Consider the amount of “stuff” an athlete cannot control – the weather, the opponent, the field, the outcome (largely), the crowd, the coach, the refs. That leaves only a few items that are controllable, one of which is the ways we prepare ourselves mentally. What kind of words, images, and ideas do you put in your head prior to competition? Do you choose, for instance, to think and prepare in such a way that aids you feeling frustrated, or embarrassed, or eager, or powerful? Emotions don’t simply arise without warning; they are preceded by how we think, and the types of language or pictures on which we choose to focus.
The most recent survey identifies that between 90-95% of North American Olympic athletes report using imagery in their sport. Consider this in a different context: if 95% of the world’s best athletes reported drinking a certain post-workout shake, or using a particular piece of equipment, chances are the majority of people in that sport would soon be seen gulping that same shake, or swinging that same bat. I would imagine, with knowledge that the most successful international athletes use mental imagery, most of us would wish to model this behavior as well.
Mental imagery is simply creating, or recreating, experiences in the mind to help one feel a certain way. Imagery can be used to practice skills, to gain confidence for competing, to correct mistakes, and to overcome obstacles, among others. Miraculously, the same neural pathways in the brain are activated when you physical execute a skill as when you mentally rehearse that same skill. In other words, go out onto the court and hit 5 forehands. Then, put your racquet down, close your eyes and simply imagine hitting 5 forehands. Your brain does not know the difference between these two activities, and will respond identically to both the physical and mental rehearsal of the forehand. It will consider both modalities of practice nearly equally beneficial.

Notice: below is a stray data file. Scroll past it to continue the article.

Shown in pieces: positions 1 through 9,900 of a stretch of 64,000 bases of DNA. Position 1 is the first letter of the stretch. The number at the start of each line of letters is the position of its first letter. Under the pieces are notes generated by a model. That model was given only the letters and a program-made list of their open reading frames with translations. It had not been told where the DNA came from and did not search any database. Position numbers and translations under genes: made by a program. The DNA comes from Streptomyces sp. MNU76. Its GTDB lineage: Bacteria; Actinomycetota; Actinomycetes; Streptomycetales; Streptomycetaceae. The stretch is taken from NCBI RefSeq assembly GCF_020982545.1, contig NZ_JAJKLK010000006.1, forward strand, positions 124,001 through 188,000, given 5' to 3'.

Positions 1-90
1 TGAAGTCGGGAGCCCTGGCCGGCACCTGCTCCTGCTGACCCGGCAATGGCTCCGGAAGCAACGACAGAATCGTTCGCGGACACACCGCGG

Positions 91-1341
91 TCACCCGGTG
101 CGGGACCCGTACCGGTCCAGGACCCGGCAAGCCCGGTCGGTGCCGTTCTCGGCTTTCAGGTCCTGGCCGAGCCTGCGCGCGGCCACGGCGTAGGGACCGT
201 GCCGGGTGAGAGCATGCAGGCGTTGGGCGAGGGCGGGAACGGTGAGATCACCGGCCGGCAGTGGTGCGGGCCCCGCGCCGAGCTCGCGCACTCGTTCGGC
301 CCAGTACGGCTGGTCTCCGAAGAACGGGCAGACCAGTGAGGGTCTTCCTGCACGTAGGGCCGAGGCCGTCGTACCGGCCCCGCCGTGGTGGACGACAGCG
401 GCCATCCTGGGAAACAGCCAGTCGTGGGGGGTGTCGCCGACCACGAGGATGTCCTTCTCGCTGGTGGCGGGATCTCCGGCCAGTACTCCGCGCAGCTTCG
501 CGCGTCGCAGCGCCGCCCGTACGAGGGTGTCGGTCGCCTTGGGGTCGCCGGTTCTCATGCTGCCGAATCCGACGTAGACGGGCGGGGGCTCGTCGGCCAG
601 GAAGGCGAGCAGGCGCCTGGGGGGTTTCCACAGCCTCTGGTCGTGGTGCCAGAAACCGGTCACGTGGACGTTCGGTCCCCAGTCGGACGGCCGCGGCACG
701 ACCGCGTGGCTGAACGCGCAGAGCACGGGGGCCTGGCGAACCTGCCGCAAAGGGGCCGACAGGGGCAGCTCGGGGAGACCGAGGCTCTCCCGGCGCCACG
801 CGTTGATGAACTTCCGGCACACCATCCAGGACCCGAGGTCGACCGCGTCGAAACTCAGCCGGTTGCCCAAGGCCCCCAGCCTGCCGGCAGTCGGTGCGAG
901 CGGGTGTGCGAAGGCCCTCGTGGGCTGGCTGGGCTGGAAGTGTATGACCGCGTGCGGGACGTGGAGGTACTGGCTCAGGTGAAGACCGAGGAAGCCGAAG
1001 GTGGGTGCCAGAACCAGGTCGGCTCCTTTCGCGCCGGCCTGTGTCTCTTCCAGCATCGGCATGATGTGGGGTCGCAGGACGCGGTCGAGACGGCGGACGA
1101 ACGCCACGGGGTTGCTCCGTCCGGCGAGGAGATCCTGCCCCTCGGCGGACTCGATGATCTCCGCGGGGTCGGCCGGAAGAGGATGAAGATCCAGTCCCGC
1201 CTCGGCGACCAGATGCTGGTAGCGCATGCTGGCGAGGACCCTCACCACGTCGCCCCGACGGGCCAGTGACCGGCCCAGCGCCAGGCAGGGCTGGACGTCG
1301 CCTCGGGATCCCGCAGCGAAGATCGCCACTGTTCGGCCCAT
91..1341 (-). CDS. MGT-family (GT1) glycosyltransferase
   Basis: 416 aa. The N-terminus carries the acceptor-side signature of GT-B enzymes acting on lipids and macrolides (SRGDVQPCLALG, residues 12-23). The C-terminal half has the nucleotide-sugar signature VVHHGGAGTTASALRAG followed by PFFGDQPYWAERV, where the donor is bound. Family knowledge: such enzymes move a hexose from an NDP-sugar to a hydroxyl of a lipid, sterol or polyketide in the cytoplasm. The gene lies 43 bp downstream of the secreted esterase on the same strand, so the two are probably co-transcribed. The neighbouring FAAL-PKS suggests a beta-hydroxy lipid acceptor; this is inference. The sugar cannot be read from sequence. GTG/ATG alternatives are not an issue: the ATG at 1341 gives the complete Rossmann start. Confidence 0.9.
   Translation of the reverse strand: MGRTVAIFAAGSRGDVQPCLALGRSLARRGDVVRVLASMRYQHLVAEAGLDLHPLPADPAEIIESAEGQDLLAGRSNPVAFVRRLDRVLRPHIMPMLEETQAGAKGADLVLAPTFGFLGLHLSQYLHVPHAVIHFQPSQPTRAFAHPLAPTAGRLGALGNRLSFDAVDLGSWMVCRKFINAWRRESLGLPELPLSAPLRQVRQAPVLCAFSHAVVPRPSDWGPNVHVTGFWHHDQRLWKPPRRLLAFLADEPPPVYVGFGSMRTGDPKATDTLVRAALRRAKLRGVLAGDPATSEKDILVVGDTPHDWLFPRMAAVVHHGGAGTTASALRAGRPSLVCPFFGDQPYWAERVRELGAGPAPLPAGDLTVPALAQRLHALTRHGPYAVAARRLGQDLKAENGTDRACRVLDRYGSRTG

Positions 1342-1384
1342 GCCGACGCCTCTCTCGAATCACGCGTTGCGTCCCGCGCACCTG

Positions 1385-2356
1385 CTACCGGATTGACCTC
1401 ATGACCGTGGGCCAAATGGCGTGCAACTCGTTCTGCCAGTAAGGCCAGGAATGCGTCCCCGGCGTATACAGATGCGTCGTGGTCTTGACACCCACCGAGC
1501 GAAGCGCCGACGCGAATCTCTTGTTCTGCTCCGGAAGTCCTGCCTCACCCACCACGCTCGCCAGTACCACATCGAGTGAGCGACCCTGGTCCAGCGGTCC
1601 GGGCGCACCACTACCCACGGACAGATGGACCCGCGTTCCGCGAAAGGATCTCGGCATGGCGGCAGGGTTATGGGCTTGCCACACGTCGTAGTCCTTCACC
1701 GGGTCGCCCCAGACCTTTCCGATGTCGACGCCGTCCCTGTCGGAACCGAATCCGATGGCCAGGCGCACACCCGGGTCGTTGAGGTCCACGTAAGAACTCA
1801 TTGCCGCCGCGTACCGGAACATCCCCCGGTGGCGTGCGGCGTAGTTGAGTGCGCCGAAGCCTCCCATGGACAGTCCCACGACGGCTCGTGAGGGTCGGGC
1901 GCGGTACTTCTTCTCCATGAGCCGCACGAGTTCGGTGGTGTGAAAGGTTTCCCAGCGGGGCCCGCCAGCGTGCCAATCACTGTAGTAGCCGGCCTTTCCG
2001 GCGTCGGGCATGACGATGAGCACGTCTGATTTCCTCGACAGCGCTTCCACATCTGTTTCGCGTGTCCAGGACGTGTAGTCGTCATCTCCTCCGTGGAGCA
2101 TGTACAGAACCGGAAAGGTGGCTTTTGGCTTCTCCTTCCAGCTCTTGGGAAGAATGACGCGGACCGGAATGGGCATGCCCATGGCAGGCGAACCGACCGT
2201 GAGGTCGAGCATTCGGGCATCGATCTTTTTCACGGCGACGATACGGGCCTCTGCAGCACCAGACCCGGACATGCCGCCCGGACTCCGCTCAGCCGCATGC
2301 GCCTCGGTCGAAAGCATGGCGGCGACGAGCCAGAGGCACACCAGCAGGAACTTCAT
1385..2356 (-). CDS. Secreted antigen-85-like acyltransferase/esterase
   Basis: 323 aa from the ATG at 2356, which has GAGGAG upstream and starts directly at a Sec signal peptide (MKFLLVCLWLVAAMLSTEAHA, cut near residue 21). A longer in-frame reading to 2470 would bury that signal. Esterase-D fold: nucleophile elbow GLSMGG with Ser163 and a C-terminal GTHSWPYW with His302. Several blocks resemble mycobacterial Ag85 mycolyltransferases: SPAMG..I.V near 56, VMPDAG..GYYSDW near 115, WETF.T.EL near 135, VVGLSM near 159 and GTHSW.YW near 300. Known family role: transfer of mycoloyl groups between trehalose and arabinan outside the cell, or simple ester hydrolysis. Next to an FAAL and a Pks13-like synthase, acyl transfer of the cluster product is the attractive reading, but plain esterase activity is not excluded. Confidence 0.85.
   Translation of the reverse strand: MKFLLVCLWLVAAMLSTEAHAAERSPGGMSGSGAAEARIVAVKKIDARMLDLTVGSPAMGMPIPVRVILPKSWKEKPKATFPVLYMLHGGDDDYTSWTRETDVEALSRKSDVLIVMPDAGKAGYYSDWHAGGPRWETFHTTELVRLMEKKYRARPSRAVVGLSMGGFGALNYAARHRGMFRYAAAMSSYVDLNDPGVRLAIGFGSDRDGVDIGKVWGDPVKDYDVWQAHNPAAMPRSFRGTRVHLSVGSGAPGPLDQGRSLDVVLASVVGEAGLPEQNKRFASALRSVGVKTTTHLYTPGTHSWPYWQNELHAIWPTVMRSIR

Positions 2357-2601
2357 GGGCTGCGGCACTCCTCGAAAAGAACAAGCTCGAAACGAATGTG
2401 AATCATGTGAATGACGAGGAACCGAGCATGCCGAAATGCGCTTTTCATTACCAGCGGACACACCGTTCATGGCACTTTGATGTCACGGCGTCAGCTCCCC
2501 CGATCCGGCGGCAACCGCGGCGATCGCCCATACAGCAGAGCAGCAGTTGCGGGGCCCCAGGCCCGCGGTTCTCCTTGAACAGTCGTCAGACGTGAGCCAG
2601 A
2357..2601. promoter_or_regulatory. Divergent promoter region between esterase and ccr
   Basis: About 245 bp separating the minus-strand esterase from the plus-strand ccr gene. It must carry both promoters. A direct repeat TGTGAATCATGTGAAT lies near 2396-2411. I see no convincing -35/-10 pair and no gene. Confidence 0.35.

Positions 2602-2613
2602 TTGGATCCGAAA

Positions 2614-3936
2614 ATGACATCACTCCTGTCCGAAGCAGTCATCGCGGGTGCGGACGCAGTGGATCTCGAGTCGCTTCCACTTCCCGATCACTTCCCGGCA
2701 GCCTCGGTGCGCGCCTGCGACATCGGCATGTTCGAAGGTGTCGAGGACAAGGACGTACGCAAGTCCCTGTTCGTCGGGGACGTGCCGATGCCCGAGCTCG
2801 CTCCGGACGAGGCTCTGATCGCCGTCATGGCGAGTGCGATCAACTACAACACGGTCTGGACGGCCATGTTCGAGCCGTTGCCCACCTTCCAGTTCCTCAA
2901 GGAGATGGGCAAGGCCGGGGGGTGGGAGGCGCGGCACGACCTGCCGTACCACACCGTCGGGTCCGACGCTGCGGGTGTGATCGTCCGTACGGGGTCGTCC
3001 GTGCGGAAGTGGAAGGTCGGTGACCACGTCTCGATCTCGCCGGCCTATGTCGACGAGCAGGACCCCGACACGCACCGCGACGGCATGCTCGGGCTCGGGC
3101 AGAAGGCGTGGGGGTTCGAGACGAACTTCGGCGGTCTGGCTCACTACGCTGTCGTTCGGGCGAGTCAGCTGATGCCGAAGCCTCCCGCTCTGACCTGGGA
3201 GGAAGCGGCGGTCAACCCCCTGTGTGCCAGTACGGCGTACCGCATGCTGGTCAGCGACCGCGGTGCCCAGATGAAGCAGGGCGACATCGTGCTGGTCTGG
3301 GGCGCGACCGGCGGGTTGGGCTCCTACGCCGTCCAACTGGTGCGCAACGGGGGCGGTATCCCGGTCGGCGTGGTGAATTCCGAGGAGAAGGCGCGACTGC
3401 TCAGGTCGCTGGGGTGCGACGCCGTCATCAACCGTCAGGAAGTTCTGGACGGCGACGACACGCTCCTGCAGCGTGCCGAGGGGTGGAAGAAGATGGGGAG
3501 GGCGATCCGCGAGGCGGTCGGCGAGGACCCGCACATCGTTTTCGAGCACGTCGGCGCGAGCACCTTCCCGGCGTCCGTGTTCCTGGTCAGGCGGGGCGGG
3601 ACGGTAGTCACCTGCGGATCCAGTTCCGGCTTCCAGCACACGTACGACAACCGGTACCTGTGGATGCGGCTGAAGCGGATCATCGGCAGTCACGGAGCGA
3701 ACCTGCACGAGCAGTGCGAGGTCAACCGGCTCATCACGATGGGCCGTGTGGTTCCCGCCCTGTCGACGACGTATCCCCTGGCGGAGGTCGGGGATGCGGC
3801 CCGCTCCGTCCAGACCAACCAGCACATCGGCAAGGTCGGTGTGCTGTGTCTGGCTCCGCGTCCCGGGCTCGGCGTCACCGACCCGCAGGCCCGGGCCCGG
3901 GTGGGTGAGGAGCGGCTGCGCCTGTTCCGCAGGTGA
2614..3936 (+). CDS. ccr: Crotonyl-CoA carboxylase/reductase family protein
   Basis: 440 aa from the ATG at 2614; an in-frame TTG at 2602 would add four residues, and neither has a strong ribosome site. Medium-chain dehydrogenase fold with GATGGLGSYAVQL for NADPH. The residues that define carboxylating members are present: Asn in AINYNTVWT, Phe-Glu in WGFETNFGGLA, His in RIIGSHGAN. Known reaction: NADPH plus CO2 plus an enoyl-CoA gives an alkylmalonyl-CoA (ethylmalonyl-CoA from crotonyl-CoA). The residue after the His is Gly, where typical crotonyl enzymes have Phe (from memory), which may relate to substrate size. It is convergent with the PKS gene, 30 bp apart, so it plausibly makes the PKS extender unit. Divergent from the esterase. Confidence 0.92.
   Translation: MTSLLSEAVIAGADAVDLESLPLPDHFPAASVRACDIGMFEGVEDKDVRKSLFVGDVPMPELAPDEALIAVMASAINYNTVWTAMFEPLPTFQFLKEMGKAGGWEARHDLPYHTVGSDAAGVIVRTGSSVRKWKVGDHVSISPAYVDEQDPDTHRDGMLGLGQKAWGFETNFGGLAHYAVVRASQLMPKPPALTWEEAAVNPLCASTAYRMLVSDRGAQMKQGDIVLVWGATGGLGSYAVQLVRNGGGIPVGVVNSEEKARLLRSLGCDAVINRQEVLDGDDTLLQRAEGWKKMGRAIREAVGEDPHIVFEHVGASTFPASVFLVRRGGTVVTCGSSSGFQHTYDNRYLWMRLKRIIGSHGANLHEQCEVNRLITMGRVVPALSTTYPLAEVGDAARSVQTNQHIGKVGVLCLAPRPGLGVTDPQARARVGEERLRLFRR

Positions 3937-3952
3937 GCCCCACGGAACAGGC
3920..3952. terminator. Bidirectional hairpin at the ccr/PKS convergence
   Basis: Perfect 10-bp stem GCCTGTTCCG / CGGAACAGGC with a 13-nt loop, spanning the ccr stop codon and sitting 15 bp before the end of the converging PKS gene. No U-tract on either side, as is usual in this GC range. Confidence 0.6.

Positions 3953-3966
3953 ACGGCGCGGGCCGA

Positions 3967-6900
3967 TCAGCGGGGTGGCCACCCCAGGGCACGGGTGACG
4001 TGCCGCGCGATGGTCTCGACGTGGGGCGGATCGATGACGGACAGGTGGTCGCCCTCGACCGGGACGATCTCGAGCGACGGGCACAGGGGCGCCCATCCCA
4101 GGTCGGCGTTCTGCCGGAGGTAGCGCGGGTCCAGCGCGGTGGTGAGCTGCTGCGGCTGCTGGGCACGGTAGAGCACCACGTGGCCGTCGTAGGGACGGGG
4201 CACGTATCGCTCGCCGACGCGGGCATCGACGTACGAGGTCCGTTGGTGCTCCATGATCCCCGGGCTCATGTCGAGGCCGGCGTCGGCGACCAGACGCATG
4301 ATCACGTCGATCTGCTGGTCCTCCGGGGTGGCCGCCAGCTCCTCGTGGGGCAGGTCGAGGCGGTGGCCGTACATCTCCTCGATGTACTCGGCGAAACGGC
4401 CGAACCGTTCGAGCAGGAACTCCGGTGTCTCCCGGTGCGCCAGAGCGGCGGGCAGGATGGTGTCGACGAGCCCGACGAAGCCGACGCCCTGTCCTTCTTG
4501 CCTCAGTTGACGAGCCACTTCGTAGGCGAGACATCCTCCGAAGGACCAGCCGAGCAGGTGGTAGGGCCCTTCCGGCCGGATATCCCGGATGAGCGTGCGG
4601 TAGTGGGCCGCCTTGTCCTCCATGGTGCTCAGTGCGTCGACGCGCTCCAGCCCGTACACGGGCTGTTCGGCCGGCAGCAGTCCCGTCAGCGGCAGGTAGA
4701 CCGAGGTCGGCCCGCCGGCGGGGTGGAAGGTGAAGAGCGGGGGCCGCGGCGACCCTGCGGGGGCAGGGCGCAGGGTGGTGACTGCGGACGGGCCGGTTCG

Researchers recently chose three groups of college students at random to take a test of free throw percentages in basketball. None knew about the techniques of mental imagery. The first group practiced free throws each day for twenty days. The second was tested with free throws on the first and last days but did nothing in-between. The third group was also tested the first and last days, but instead of physically practicing spent 20 minutes each day mentally imaging shooting free throws. On the twentieth day the percentage of improvement for the group that practiced daily was about 24 percent. The second group did not improve at all. The third group, which had only visualized improving but did not actually practice, did about 23 percent better! This type of research has been replicated with darts, piano playing, archery, and even muscle development.
Ultimately, the goal of using imagery prior to competition is for an athlete to walk into his or her competitive environment and be able to say, “Wow, I feel like I’ve been here before.” Consider how powerful an advantage a player has when s/he has mentally rehearsed that which will be actually experienced on game day.